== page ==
Canadians outraged by U.S. President Donald Trump’s attack on their prime minister have called for a consumer boycott targeting the United States, but indignation may be hard to sustain in a nation enamored by U.S. popular culture and larded with American goods.
In the coming weeks, the EU has an opportunity to do two things. Firstly, it can show the value of long-term vision and EU leadership by making clear its intent to set out pathways for a net zero economy, and secondly it can grasp the imperative to deliver real world legislation to deliver climate action through the Clean Energy Package.
On the first: momentum for a net zero economy in 2050 is growing.
“We’re not going to manage that,” German Energy Minister Peter Altmaier said referring to an objective of putting 1 million electric vehicles on the road by 2020 in Germany.
“Nowhere in Europe is going to manage that,” he claimed. “And even if we did manage to get enough electric cars, we wouldn’t have enough renewable electricity to keep them on the road,” he stressed.
What’s needed, he said, is “a compromise that prevents us from having an unachievable target” at European level.
Trump’s gambit at the summit seems to have played to Kim’s advantage in other important respects, as well.
North Korea has succeeded beyond its wildest dreams in shutting down defensive (but “expensive,” as Trump described them) U.S.–South Korean joint military exercises. While Trump considers them expensive, North Korea refers to them as “provocative war games.” Trump gave up this card without even asking for a corresponding halt of North Korean conventional exercises, let alone a complete stop to its nuclear and missile programs.
A long-standing goal for the Kim regime has been to enmesh the United States in negotiations over a peace treaty, partly to push for the end of the U.S.–South Korean alliance and U.S. Forces Korea, in Seoul. But it’s unclear if Kim even needs a peace treaty in light of Trump’s emphatic desire to “get our soldiers out.”
One wonders which leader is more motivated to move U.S. troops off the Korean Peninsula—Kim or Trump?
Agencies today have access to more data than ever before. In fact, data is a new strategic asset for organizations, like oil.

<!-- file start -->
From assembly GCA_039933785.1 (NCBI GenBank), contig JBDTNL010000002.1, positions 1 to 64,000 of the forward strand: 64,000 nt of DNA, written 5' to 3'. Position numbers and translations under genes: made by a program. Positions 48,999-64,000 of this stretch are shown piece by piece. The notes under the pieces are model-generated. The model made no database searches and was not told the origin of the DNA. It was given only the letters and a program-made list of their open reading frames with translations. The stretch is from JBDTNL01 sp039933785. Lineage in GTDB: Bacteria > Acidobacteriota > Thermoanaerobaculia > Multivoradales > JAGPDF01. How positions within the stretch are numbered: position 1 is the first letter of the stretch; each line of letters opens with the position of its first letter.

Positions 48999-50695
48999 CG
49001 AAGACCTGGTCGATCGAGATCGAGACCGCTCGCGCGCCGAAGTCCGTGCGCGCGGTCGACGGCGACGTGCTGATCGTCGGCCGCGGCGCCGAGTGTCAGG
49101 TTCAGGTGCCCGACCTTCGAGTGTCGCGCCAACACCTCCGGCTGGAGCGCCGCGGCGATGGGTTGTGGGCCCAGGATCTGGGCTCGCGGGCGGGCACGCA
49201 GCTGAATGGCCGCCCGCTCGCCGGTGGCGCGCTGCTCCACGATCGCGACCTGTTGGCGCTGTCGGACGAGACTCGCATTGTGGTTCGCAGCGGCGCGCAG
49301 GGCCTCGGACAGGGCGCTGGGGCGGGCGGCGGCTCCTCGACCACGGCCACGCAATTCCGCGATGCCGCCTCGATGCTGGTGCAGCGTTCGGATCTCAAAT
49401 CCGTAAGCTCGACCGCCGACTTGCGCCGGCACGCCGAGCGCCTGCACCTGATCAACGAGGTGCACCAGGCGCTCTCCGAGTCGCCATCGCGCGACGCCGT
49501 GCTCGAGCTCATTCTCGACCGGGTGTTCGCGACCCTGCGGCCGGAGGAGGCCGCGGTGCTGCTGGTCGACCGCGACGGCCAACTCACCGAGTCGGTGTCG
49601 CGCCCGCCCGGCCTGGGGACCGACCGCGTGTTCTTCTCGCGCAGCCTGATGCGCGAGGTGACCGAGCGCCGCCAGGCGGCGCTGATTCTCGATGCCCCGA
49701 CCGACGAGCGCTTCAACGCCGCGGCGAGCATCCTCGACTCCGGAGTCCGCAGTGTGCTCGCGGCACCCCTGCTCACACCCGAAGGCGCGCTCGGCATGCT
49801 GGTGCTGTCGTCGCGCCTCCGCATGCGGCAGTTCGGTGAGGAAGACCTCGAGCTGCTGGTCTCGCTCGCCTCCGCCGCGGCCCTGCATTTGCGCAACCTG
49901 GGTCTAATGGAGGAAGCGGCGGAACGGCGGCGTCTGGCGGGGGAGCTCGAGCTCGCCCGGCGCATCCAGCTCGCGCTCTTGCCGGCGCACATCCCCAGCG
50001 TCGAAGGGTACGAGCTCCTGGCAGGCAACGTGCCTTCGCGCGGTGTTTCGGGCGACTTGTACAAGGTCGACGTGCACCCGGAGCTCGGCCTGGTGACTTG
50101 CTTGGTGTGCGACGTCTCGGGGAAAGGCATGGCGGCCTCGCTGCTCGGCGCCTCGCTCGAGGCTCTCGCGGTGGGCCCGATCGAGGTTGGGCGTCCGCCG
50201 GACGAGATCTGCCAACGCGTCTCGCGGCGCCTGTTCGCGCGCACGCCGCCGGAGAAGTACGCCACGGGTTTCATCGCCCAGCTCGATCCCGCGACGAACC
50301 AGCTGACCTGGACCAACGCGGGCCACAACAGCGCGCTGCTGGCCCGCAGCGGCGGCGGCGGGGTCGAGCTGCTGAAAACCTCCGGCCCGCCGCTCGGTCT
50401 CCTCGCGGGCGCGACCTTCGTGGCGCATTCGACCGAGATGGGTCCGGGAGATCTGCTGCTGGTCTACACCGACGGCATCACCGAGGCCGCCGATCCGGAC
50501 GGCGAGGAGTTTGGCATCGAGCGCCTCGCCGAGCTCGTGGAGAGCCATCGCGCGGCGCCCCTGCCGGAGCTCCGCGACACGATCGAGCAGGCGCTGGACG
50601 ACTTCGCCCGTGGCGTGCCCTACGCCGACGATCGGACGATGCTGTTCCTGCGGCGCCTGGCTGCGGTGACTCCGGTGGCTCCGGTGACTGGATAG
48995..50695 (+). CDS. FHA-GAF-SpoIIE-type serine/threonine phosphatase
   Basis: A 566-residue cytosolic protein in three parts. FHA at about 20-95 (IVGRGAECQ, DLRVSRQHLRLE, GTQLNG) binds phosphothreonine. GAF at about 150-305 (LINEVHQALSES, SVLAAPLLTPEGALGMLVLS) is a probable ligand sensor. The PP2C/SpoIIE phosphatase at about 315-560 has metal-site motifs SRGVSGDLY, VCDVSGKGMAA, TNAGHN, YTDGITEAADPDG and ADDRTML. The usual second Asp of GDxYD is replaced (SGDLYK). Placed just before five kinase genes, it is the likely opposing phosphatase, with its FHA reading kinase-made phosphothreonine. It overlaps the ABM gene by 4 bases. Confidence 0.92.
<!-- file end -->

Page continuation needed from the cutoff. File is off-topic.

But like oil, it isn’t useful until it is refined. That means turning it into information and insight.
“We are data rich and information poor,” says Shelley Metzenbaum, a former associate director for performance and personnel management at the Office of Management and Budget.
If that is the case, the challenge for public leaders is to figure out how to lead their organizations into the future with data.
Affordable consumer technology has made surveillance cheap and commoditized AI software has made it automatic.
Those two trends merged this week, when drone manufacturer DJI partnered June 5 with Axon, the company that makes Taser weapons and police body cameras, to sell drones to local police departments around the United States. Now, not only do local police have access to drones, but footage from those flying cameras will be automatically analyzed by AI systems not disclosed to the public.
Knowledge is power, and the Defense Department wants to ensure it can outpower any enemy in any domain. But first, it needs to know what is technically possible and how industry can support those efforts.
Information warfare—controlling the flow of information in and out of a battlespace to gain a tactical edge—is one of the oldest military tactics in existence. But with the rise of the internet and other advanced communications technologies, it is fast becoming a core tool in every military’s playbook.
China is pleased.
The Kim-Trump pledge is essentially China’s (and Russia’s) proposal of a freeze in testing in exchange for a freeze in U.S.-South Korea military exercises from six months ago, though that was rightly rejected at the time because it meant giving up something hard to resume in exchange for something the North could reverse without symmetrical consequence.
Without having put any of its own cards on the table, China gets more stability on the Peninsula, a freer hand to prop up Kim if it so chooses, a projected weakening of U.S. military readiness and staying power in Northeast Asia, and a reduction in a core-element of U.S.-South Korean security cooperation.
Tuesday’s ruling signaled that federal regulators might have a hard time stopping companies from getting bigger by gobbling up rivals and the content they own. Even if a company doesn’t need to get bigger right away, it might need to do so to prevent a competitor from doing so.
For starters, expect Comcast to make a bid for Fox’s entertainment business as early as Wednesday.
These mega deals — some in the works, some still to come — will transform the media landscape and change how people consume entertainment.
Here’s a look at some of the pending and possible combinations …
The decision from U.S. District Judge Richard Leon gives AT&T an entry into the media business with control over popular brands like cable networks CNN, HBO, TNT and TBS. It could also set in motion a series of mega-deals across industries.
In his 172-page decision, Leon wrote that the Justice Department failed to prove that the combination would hurt competition.
He also urged prosecutors not to seek a stay ahead of the companies’ merger deadline on June 21, which he said would cause “irreparable harm” to the deal.